Skull Base Conditions

Expert Care for Tumors of the Nasal Cavity, Sinuses and Anterior (floor of the brain) Skull Base

There are a multitude of disease processes that can occur in the nose, sinuses, and along the bony surface between the brain and the sinuses. Nasal/sinus tumors are abnormal growths that occur in the nasal cavities (the passages that you breathe through) or the sinuses (air-filled spaces above, between, and below your eyes). Tumors in these regions can be benign or malignant. Once discovered, work-up would include nasal endoscopy (looking in the nose with a scope), imaging to get a complete picture of the lesion of concern, and ultimately biopsy to confirm or rule out cancer. Once all information has been gathered, our multidisciplinary team meets at our tumor board - a gathering of providers from neurosurgery, ENT, and radiation oncology - to discuss patients in a group setting. This allows multiple providers to share their expertise and determine the best approach and individualize patient care. Once recommendations are made, these are reviewed with the patient and all questions answered.


Your health is important. Don’t delay your care.

If you have been diagnosed with a nasal, sinus or anterior skull base tumor, it is important to consult with a UH ENT expert for an accurate diagnosis and an effective treatment plan. Call 440-732-3821 today to schedule an in-person or virtual appointment.

Schedule Online

Types of Sinus, Nasal Cavity and Anterior (floor of brain) Skull Base Tumors

Tumors in the nose, sinuses and base of brain can be either benign (noncancerous) or malignant (cancerous). These tumors can be accessed through the nose and procedures are performed in conjunction with neurological surgery if they are close to or involve the brain.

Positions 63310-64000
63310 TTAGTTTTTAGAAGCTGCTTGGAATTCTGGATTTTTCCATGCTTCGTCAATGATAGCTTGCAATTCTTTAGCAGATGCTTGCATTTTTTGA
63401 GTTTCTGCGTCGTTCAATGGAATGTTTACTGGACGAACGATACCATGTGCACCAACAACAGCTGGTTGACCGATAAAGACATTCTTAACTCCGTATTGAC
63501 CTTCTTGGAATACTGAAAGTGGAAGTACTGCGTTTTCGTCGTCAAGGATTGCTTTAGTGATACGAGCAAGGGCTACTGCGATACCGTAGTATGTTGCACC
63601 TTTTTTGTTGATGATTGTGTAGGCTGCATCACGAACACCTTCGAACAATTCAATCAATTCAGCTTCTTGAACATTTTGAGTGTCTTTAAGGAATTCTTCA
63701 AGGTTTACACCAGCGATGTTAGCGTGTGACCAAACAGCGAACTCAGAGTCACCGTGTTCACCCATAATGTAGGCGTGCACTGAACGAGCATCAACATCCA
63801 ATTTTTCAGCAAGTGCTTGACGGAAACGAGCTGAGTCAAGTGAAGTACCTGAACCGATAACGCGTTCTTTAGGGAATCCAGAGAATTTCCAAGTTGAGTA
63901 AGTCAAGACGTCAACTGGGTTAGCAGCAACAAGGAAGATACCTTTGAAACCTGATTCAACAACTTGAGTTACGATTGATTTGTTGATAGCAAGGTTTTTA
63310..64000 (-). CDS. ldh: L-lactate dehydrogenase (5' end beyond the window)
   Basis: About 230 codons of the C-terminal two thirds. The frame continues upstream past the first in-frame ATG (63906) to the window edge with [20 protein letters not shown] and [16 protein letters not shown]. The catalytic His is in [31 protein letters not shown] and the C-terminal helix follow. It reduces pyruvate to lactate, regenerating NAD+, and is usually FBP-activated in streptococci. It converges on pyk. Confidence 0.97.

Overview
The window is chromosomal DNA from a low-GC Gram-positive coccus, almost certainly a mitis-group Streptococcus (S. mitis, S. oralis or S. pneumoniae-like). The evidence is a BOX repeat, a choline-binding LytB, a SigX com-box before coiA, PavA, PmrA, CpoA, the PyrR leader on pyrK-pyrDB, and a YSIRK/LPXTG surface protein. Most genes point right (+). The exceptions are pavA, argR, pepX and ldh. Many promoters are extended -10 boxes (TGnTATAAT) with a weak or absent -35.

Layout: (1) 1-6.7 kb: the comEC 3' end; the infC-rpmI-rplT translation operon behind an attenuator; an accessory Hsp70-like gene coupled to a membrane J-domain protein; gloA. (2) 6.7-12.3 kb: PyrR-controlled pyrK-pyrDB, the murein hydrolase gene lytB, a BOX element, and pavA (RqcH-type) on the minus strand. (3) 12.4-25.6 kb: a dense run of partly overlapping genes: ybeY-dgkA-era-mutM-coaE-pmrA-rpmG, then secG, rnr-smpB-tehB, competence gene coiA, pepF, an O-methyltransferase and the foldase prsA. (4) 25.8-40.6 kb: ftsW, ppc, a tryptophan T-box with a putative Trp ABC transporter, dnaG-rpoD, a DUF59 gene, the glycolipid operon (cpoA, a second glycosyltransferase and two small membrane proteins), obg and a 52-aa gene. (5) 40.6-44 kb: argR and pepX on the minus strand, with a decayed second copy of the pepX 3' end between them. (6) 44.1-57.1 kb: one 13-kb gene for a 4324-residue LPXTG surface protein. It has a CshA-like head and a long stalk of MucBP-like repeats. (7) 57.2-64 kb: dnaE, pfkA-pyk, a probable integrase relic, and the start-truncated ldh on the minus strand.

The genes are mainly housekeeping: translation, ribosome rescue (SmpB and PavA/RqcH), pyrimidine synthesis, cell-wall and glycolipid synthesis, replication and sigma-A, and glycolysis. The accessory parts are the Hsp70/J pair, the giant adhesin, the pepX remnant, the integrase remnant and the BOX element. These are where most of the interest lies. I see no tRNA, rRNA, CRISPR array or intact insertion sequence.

Benign Tumors

The most common types of benign tumors include:

  • Schneiderian papilloma. A tumor that arises from the lining of the nose and sinuses. There are three major types of Schneiderian papilloma - fungiform, inverted, and oncocytic. Although typically benign, up to 10 percent of individuals with inverted or oncocytic tumors can have concurrent cancer, therefore, wide surgical excision and long-term follow-up are recommended.
  • Pituitary adenoma. A benign tumor that arises from the pituitary gland, a gland at the base of the brain that controls and coordinates the release of hormones responsible for many of the body’s functions. Tumors in this region are classified by their size and the cells from which they originate.

Less common types of benign tumors that can arise in the sinus, nasal cavity or anterior skull base include:

  • Juvenile nasopharyngeal angiofibroma (JNA) - A vascular tumor that forms in the nasal cavity. Although it is noncancerous, it can grow large and cause symptoms most notably one sided nasal breathing problems and bleeding.
  • Hemangioma. A benign tumor made up of an abnormal cluster of blood vessels.